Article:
Duty Free: an aeronautical poem by Heathcote Ruthven

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Airports, Augé’s perfect non-place. Airplanes, Aeroplanes, the sublime made banal. Aviator, on iPlayer now. The research done by environmental psychologists into the impact of airports on local residents is contested, but there is definitive evidence linking proximity to airports with exposure to high-intensity noise – associated with complaints of “headaches, nausea, instability, irritability, anxiety, sexual impotence, and changes in affect or mood”. More or less the most recent flight I took was to New York. Lost, we walked from my house in Ladbroke Grove to Heathrow airport, that’s another story, but when we got there we met a Hungarian employee who let us sit in the VIP section of the waiting area for the night. I was listening to him just the other day actually (the evening was dictaphoned). He was an alcoholic who discussed with us the pitfalls of mixing beers and spirits. On the flight I watched Bonnie and Clyde three times (it was my first time) and when I came out the other side, I walked JFK to Chelsea (unoriginal I know). The first palm reader I ever met took $20 to offend me. Whilst breastfeeding, she told me that I was in transit…on a journey of some kind…and that, I attracted negative energy – lots of it. The solution was an absorbent negative energy crystal sponge. I refused this point blank, as it cost $130, and haul my menacing freight to this day. I fell asleep/and missed the moon/for this want/I darkened a room/lit a candle/with many moon-like angles/and wondered while this handle/gave me such gloom.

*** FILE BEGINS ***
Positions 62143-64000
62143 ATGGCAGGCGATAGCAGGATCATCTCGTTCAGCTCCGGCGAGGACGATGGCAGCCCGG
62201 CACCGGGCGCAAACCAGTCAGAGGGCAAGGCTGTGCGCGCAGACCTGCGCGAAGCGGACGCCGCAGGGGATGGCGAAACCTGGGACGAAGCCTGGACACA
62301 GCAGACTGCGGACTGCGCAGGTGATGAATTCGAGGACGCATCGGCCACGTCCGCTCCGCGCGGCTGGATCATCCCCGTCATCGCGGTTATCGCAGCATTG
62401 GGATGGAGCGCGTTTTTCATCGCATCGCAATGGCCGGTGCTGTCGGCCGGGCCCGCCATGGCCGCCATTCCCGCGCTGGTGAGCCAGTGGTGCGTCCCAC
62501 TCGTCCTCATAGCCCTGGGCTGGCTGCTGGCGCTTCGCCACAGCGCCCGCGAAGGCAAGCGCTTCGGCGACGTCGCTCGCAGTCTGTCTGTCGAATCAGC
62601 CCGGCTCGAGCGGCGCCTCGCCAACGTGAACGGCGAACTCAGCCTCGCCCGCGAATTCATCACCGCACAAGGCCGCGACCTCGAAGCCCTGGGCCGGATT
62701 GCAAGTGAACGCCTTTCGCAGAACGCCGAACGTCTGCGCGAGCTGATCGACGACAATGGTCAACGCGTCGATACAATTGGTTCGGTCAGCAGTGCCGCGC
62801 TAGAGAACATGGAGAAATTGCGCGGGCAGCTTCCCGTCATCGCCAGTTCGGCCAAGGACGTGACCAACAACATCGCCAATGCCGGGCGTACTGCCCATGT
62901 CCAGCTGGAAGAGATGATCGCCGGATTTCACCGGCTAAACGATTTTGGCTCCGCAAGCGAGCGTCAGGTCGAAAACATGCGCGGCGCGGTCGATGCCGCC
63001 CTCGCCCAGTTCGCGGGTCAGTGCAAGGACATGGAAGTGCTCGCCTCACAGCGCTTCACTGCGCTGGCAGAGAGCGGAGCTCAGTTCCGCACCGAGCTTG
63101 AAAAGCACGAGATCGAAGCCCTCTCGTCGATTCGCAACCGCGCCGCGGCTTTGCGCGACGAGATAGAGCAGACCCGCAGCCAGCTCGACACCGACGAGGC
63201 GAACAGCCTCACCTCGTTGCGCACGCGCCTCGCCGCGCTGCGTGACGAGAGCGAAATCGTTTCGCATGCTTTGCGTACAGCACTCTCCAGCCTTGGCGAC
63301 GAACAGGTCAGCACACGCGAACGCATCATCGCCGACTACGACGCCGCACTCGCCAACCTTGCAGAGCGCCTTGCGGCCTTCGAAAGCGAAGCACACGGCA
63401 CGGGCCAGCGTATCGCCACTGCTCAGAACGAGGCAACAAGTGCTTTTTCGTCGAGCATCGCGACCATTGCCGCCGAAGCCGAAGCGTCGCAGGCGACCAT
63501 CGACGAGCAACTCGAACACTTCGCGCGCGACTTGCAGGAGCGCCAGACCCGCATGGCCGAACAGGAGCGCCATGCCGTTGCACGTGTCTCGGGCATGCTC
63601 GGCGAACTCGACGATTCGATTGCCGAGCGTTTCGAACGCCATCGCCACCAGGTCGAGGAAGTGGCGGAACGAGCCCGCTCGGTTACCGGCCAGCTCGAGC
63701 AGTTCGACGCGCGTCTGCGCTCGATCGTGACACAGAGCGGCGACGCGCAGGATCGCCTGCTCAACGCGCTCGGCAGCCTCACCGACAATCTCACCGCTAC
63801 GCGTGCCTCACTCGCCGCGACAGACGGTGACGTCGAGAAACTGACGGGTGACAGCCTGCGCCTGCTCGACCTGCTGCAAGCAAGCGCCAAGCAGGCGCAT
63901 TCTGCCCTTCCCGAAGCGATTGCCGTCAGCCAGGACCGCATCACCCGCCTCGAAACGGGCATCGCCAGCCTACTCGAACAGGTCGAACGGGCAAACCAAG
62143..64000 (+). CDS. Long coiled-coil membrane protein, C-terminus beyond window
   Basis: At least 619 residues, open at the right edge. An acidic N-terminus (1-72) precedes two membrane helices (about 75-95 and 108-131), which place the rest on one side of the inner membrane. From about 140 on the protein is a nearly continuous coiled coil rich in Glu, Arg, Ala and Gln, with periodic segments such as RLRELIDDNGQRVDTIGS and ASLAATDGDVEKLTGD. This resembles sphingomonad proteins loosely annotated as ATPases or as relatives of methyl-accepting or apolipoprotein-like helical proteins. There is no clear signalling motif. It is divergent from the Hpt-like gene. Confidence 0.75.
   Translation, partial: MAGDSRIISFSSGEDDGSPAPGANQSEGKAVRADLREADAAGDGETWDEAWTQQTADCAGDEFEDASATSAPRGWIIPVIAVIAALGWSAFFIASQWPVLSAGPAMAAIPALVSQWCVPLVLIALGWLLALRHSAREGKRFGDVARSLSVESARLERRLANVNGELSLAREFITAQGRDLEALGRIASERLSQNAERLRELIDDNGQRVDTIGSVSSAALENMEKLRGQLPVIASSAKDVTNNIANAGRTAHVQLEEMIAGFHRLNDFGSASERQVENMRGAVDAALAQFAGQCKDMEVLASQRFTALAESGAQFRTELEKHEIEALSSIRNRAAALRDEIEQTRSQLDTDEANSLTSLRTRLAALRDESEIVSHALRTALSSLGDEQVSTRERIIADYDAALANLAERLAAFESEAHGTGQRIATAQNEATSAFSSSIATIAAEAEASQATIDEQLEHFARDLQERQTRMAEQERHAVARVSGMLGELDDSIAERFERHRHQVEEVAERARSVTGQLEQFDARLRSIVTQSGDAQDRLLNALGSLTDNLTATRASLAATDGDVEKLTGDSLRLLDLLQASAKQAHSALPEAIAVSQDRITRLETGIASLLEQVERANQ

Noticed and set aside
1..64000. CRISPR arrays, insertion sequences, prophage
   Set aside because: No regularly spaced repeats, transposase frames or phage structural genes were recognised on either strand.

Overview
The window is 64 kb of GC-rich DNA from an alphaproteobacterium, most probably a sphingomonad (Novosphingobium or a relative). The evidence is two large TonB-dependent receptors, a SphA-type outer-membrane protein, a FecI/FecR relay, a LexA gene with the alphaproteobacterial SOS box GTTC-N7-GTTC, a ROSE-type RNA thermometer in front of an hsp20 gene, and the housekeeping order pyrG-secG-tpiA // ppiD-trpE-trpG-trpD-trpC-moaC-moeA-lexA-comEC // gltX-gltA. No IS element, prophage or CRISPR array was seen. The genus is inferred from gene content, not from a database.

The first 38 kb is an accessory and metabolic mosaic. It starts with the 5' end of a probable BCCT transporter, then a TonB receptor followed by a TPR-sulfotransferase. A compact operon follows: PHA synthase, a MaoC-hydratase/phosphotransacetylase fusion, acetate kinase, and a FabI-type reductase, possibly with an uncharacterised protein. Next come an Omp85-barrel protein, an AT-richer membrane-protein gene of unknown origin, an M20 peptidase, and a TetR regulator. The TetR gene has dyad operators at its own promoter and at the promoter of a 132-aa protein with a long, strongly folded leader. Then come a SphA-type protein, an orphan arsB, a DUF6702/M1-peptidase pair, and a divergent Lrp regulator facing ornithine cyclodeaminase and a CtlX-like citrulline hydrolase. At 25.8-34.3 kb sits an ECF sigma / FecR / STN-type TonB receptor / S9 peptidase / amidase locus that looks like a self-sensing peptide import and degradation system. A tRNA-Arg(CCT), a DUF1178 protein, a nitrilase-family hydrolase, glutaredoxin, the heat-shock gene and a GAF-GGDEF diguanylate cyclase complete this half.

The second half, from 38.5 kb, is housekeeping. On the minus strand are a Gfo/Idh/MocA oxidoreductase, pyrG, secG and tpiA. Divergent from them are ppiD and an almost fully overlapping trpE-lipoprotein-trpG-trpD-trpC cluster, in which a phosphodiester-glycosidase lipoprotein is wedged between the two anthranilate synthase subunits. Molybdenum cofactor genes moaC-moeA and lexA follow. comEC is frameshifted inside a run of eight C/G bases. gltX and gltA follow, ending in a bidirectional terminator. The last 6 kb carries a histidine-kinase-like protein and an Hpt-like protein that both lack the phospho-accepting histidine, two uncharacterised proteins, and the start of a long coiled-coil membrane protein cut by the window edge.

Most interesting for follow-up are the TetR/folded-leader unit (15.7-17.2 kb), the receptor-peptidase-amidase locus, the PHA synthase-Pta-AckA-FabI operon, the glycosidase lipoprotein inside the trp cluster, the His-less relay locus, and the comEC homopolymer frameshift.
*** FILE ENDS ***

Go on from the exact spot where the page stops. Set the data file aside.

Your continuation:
by Heathcote Ruthven

More on aviation poetry here follow my vapour trail on Twitter@Hush_kit

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One comment

  1. Pingback: Penetrate the last redoubts of nature, make space retreat, make death retreat! | Hush-Kit

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